In some respects, this blog post is very legalistic. However, it emphasizes the need for drafting attorneys -- and their clients -- to make sure that a person's wishes are clearly spelled out in each estate planning document, and that each estate planning document complements, rather than contradicts or calls into question, the provisions of other estate planning documents.
The two surviving children of Constantine W. Pournaras, Elaine Jaffe (Jaffe) and William C. Pournaras (William)—are battling over a Superior Court judgment that gives Jaffe declaratory relief and prohibits William from transferring assets of their father’s irremovable living trust into his estate. The case made its way to the Supreme Court of Rhode Island.
Findlaw recently published the case of “Jaffe v. Pournaras.” In this case, Constantine, who passed away in 2012, executed signed documents during his lifetime that are at issue: a revocable living trust (the living trust), an irrevocable living trust (the irrevocable trust), and a last will and testament.
The living trust named Constantine as trustor and sole trustee with William as the sole successor trustee. According to Jaffe, the living trust was "funded with approximately $500,000." The living trust provides that, upon Constantine's death, the trustee (William) "shall pay the property located at 43 Knollwood Avenue, Cranston * * * to * * * POURNARAS [William]* * *"; the living trust also provides that, if the trust owned liquid resources, the trustee shall pay $50,000 from those liquid resources to Jaffe, not including the aforementioned real property.
The irrevocable trust names William as trustee. Jaffe says that William advised her that the irrevocable trust contained assets worth approximately $694,000. The irrevocable trust reserved to Constantine the power "to appoint any part or all of the [t]rust [e]state to or for the benefit of any of [his] descendants, in equal or unequal amounts, either directly or in [t]rust, as [he] may direct." It also specified that this power of appointment is "exercisable by written instrument during [his] lifetime or by [w]ill or any [c]odicil thereto[.]" The power of appointment, however, is limited and cannot "be exercised in favor of [Constantine's] estate, the creditors of [his] estate or in any way that would result in any economic benefit to [him]." The trust also directs William, as trustee, to divide the trust assets into "separate and equal shares" between Jaffe and William, as his surviving children, upon Constantine's death.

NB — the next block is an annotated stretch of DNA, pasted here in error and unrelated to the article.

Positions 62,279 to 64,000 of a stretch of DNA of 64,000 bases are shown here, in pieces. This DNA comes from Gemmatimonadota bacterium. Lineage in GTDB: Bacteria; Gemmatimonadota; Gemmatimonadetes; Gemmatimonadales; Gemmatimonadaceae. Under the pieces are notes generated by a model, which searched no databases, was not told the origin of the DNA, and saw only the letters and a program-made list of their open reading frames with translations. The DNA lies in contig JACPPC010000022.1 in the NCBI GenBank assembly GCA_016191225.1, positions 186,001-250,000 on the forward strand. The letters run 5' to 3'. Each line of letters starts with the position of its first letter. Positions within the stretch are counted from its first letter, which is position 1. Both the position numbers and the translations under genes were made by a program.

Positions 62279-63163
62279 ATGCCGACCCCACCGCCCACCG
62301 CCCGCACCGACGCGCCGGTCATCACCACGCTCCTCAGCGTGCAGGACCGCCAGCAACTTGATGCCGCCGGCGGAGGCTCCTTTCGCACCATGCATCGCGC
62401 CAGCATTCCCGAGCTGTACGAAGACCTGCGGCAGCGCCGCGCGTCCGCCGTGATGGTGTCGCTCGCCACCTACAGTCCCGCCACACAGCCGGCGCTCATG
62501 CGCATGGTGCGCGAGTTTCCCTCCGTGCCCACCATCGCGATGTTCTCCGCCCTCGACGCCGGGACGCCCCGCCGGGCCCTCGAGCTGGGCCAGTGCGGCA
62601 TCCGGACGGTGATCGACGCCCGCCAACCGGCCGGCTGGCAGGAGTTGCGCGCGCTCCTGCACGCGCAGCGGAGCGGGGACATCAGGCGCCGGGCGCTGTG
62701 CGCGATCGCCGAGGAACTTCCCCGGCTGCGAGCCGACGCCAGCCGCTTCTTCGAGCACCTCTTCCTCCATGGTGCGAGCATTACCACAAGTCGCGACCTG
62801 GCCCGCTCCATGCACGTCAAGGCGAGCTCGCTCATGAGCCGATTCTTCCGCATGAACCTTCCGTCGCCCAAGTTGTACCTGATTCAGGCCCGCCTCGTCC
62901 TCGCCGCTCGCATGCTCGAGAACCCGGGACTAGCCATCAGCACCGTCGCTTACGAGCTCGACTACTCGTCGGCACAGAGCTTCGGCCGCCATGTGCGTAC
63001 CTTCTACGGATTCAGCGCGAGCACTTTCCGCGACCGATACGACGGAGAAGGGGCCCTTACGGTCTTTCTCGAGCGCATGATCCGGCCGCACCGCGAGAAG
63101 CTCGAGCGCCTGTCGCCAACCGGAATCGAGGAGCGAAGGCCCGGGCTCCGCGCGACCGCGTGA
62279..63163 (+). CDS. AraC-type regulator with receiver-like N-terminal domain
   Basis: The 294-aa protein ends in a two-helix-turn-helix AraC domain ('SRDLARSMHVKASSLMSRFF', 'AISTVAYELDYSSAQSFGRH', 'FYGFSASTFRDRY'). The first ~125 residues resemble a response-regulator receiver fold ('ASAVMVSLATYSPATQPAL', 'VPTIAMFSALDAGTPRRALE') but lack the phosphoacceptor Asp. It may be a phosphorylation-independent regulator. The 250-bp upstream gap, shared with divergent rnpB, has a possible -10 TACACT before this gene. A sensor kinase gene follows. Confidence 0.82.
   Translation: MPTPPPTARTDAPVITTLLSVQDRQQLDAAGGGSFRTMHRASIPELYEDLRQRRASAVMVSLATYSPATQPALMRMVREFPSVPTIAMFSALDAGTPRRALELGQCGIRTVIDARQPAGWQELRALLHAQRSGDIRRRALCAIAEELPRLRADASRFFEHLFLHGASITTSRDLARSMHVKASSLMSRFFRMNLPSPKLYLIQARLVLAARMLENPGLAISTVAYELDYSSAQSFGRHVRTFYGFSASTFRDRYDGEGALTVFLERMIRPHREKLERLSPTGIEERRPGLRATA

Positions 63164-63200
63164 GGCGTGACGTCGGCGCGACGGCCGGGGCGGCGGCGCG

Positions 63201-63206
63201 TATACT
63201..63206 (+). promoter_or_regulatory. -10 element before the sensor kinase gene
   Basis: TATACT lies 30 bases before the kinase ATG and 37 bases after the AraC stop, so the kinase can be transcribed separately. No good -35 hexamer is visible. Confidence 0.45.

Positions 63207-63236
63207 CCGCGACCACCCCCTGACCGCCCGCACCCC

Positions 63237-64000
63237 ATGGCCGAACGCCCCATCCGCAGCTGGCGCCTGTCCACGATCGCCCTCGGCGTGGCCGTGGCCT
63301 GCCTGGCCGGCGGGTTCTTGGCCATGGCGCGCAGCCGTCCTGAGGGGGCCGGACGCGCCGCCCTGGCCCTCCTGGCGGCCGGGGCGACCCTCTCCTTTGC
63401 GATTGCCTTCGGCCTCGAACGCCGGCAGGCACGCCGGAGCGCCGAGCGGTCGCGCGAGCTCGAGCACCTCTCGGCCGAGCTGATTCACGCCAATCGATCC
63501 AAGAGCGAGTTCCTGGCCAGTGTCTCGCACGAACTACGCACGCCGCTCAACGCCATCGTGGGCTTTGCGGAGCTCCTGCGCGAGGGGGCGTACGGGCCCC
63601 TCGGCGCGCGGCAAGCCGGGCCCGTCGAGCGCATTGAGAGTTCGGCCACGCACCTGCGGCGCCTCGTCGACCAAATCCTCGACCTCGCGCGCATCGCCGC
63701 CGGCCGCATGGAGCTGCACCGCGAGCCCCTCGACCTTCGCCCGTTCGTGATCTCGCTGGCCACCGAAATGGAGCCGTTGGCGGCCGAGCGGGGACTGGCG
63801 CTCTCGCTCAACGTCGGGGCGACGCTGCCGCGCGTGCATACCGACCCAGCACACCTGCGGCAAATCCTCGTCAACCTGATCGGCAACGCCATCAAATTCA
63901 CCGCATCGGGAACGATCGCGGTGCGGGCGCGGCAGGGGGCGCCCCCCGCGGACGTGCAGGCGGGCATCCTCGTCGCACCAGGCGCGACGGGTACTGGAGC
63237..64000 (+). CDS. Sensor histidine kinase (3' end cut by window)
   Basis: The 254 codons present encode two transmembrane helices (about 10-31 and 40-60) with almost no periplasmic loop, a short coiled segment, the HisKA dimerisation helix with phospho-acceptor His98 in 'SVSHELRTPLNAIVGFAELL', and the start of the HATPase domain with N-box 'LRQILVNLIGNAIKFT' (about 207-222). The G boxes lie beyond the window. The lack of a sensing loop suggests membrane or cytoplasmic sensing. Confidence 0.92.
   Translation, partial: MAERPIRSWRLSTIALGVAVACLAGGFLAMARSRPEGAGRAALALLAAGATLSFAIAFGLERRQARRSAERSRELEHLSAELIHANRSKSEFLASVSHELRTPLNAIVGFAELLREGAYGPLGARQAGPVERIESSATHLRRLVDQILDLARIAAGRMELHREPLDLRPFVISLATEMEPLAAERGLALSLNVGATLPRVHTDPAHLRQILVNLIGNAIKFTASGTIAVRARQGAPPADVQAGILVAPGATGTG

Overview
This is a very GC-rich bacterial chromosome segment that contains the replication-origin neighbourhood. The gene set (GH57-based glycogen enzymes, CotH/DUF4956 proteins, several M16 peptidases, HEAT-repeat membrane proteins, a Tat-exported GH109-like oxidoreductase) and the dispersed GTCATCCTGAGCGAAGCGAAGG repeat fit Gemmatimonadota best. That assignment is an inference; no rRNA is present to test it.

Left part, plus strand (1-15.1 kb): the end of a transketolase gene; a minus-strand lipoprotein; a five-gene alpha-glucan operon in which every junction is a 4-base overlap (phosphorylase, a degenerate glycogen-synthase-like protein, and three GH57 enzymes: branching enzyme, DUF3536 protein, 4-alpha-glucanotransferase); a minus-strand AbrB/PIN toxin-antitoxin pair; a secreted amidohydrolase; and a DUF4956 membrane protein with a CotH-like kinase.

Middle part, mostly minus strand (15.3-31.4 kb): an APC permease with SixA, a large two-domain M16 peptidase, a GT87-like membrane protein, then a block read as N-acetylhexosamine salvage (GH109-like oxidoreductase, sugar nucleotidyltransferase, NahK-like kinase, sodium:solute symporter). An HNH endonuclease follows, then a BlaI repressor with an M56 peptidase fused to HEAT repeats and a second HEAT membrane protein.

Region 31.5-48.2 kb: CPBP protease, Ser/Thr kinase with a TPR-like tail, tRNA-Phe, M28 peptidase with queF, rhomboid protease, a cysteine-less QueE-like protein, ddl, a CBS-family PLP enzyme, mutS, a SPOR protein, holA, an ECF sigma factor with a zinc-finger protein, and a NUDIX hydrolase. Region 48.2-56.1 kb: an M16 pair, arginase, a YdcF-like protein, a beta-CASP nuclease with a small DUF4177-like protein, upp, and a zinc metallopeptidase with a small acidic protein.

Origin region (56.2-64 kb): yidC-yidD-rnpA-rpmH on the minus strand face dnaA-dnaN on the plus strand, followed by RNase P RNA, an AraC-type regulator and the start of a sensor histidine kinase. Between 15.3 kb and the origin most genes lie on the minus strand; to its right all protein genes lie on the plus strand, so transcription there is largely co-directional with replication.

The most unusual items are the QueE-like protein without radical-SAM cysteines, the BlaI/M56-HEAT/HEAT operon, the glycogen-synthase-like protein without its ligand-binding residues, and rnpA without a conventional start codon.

The will names William as personal representative and provides that he "shall distribute [Constantine's] residuary estate to the then acting [t]rustee" of the living trust (William). Section 5.01 of the will defines "residuary estate" as, in relevant part, "any property over which [Constantine] may have a power of appointment * * * less all valid claims asserted against [his] estate * * *."
In 2014, the will was admitted to probate, and Jaffe filed a complaint seeking declaratory and injunctive relief to prevent William from transferring the assets of the irrevocable trust into Constantine's estate, and to have William removed as trustee. She alleged that he intended to transfer assets from the irrevocable trust to Constantine's estate by exercising the limited power of appointment in the irrevocable trust. However, William argued that the will was intended to be an exercise of the limited power of appointment contained within the irrevocable trust.
Chief Justice Paul A. Suttell said in his opinion that the court's primary objective when construing language in a will or trust is to ascertain and effectuate the intent of the testator or settlor, if that intent is not contrary to law. Plain language of the will or trust is considered first, and the court won’t resort to considering extrinsic evidence, where the intent is clear "from within the four corners of the will[.]"
Jaffe argued that the plain language of the irrevocable trust was clear and expresses Constantine's intention to prohibit the limited power of appointment from being exercised in favor of Constantine's estate or creditors of his estate. She argued that Constantine could have but did not exercise his limited power of appointment by his will to appoint the property to a third party, such as directly to his living trust or to [William]. She said the language in the will didn’t constitute a valid exercise of the power of appointment, because it would contravene the plain language of the irrevocable trust, which expressly prohibits the exercise of the power of appointment for the benefit of Constantine's estate. The Supreme Court agreed.
The Chief Justice found that if the exercise of the power of appointment were deemed valid, the very terms of the will would place the assets of the irrevocable trust in his residuary estate, subjecting them to the demands of creditors. That would be contrary to Constantine's intent, as expressed in the irrevocable trust.
In this case, the Supreme Court ruled that the language of Constantine’s irrevocable trust was clear. Therefore, there was no need to examine his intent by using extrinsic evidence. He wished to make sure that the power of appointment was used to benefit his descendants. The Supreme Court ruled that the decision of the Superior Court was correct and upheld its decision.
Reference: Findlaw (February 23, 2018) “Jaffe v. Pournaras”